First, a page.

But where to fasten the transducer? First, I tried a built-in shelf near my reclining chair (the transducer body must be kept horizontal for best results). I screwed it into the base of the shelf where it could be hidden behind cupboard doors. It didn't work; the vibrations were not transmitted well from the shelf through to the floor to my chair. Next, I tried it on the reclining chair, but the all-metal base and reclining mechanism rattled badly and it required a 2 x 4 to install it. My third choice was the charm: a solid leather sofa, with the Clark bolted directly to the wood crossmember in the center of the sofa. The Clark folks suggest a permanent installation that will be felt through most furniture in the room, to mount the transducer to a central joist under the flooring.

How did it sound, you ask?
One of the action movies I tested was the Laserdisc of `Batman and Robin,' and the results were impressive. One really felt involved in this silly movie, even more so than in the theater. Of course the filtered subwoofer signal was selected at the box; switching to full range made one shiver and shake to Arnold's booming voice as Mr. Freeze . . . not a pleasant experience.

Then I tried a Naxos Visual Music Laserdisc of Bach organ works. It had surprisingly little extreme low end - a bad example. Next was the Keith Jarrett Trio Laserdisc "Standards II." Now we were talking! Even the piano had a feeling more like what I experience when I play piano.

The piano material was so enhanced by the transducer I switched from LDs to CDs, trying some solo violin ("Caoine," from Michelle Makarski, on ECM New Series). It was quite subtle, but when used full range one senses a mild version of the violinist's tactile experience: bowhairs scraping on gut strings, vibrations coming through the chin rest from the instrument's body into the player's body. I also tried a recent Telarc solo harp CD ("Dream Season"). This was the only CD I tried that caused annoying resonances to be set up in the sofa springs and innards, even when the selector was turned to the filtered subwoofer output. Lowering the level to the transducer helped. Those lowest harp strings really do resonate.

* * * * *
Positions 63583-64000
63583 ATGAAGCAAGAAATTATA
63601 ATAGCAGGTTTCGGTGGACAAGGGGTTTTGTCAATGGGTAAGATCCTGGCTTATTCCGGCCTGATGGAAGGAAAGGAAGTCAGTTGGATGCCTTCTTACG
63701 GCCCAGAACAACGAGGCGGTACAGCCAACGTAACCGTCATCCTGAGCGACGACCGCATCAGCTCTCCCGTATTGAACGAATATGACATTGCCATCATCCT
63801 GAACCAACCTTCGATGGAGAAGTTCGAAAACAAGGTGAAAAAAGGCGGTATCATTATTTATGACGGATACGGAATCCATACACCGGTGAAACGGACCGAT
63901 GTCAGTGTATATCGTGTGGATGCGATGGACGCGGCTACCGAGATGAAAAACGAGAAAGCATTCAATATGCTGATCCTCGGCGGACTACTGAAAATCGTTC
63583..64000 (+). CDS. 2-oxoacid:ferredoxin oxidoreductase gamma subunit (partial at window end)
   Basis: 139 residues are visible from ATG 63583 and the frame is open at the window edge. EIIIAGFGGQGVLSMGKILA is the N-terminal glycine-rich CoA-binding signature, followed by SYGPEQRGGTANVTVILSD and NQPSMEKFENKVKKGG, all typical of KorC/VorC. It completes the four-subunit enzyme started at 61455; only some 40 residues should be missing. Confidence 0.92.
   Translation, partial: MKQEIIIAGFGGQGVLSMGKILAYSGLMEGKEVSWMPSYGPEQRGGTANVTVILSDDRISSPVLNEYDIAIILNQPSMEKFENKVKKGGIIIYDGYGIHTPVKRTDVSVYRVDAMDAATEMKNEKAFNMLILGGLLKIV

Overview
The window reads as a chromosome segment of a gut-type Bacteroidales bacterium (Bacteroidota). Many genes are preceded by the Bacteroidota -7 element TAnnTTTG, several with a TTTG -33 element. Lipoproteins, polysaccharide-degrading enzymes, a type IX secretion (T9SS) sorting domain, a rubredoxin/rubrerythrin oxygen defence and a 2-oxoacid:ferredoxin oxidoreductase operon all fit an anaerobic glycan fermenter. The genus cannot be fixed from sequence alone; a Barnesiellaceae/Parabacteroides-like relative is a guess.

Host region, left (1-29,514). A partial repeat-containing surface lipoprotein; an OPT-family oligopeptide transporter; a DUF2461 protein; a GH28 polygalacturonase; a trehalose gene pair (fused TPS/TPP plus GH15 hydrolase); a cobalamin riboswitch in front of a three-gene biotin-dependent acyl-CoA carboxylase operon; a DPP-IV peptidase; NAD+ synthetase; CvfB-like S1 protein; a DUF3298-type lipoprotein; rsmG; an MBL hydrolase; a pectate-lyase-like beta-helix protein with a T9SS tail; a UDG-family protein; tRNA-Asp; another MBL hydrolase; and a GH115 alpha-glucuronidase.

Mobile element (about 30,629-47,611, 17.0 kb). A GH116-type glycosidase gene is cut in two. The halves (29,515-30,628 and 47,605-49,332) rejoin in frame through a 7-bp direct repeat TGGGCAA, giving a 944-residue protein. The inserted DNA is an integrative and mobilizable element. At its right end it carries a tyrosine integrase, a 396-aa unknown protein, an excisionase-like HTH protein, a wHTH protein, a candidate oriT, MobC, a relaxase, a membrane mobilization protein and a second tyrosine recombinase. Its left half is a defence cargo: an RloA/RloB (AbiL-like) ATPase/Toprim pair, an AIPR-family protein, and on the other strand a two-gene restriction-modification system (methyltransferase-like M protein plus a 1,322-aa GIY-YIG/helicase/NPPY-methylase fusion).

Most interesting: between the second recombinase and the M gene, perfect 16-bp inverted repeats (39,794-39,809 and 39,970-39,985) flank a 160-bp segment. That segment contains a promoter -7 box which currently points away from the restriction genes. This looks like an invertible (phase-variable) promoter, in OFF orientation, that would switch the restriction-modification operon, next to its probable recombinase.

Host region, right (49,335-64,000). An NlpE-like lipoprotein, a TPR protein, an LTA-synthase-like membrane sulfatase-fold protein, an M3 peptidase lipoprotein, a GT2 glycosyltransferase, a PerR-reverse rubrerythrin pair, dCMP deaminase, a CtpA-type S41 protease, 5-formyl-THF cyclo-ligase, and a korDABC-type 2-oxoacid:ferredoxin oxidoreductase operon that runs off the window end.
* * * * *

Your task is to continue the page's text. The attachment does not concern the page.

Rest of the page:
The most effective full range/CD transducer experiences came with binaural sources. Some headphone fans leave all their speakers on (at a lower level) while listening on phones, while others leave only their subwoofer(s) on. But the combination of binaural, headphones and the Clark transducer must be the most synergistic one imaginable. Binaural reproduction on headphones puts one aurally where the sounds were originally recorded, but without the physical/tactile attributes. The transducer adds these, making the African drums of "Kalifi" (Emscherland) feel as though you could reach out and touch them in front of you. The pipe organ and percussion in the St.-Saens Organ Symphony and Also Sprach Zarathustra (AUracle) had a heft and presence missing in the already excellent binaural recording. Most striking of all was "Joyce Jones at the Organ of the Cadet Chapel, West Point" (Motette), an Aachen Head Acoustics CD already known for its earth-shaking low end. This experience surely blows away the best standard stereo pipe organ recording heard on a super-high-end speaker system even with subwoofers!

Adding the Clark Transducer to your system results in aural transport to another world without having to dematerialize all your cell structure. Whether you're an action movie buff or a music maven, I think you'll find the Clark Synthesis Transducer a worthy addition to your home theater system for the way it brings you, physically into both movie and music-only experiences.

More Data
The Clark Tranducer is 8 inches by 2 inches, 100 watts continuous power rating, 25 ounce neodymium magnet with ferrofluid heat transfer, 4 ohm imp., resonant surfaces are Dupont Lucite vacuum formed acoustic domes with 3/8-16 female fastener imbedded in the driven side for mounting. $499